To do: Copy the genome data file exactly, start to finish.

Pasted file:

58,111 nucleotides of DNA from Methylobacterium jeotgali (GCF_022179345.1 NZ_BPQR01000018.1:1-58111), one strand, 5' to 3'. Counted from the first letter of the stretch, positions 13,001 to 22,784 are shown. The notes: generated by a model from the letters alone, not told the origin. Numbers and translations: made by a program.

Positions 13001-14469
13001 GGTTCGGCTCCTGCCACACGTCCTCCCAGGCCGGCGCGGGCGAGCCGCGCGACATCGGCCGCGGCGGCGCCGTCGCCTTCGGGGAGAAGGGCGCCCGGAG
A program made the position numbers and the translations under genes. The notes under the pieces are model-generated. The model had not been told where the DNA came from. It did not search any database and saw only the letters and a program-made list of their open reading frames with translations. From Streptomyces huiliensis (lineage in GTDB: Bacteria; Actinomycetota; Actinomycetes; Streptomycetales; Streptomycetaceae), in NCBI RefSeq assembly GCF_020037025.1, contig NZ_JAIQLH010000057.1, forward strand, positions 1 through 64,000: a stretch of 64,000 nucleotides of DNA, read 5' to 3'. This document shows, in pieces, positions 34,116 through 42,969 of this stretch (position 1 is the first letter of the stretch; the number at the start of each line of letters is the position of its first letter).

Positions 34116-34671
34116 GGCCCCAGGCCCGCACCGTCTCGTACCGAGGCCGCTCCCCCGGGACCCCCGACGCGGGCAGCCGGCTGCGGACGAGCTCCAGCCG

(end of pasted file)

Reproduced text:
58,111 nucleotides of DNA from Methylobacterium jeotgali (GCF_022179345.1 NZ_BPQR01000018.1:1-58111), one strand, 5' to 3'. Counted from the first letter of the stretch, positions 13,001 to 22,784 are shown. The notes: generated by a model from the letters alone, not told the origin. Numbers and translations: made by a program.

Positions 13001-14469
13001 GGTTCGGCTCCTGCCACACGTCCTCCCAGGCCGGCGCGGGCGAGCCGCGCGACATCGGCCGCGGCGGCGCCGTCGCCTTCGGGGAGAAGGGCGCCCGGAG
A program made the position numbers and the translations under genes. The notes under the pieces are model-generated. The model had not been told where the DNA came from. It did not search any database and saw only the letters and a program-made list of their open reading frames with translations. From Streptomyces huiliensis (lineage in GTDB: Bacteria; Actinomycetota; Actinomycetes; Streptomycetales; Streptomycetaceae), in NCBI RefSeq assembly GCF_020037025.1, contig NZ_JAIQLH010000057.1, forward strand, positions 1 through 64,000: a stretch of 64,000 nucleotides of DNA, read 5' to 3'. This document shows, in pieces, positions 34,116 through 42,969 of this stretch (position 1 is the first letter of the stretch; the number at the start of each line of letters is the position of its first letter).

Positions 34116-34671
34116 GGCCCCAGGCCCGCACCGTCTCGTACCGAGGCCGCTCCCCCGGGACCCCCGACGCGGGCAGCCGGCTGCGGACGAGCTCCAGCCG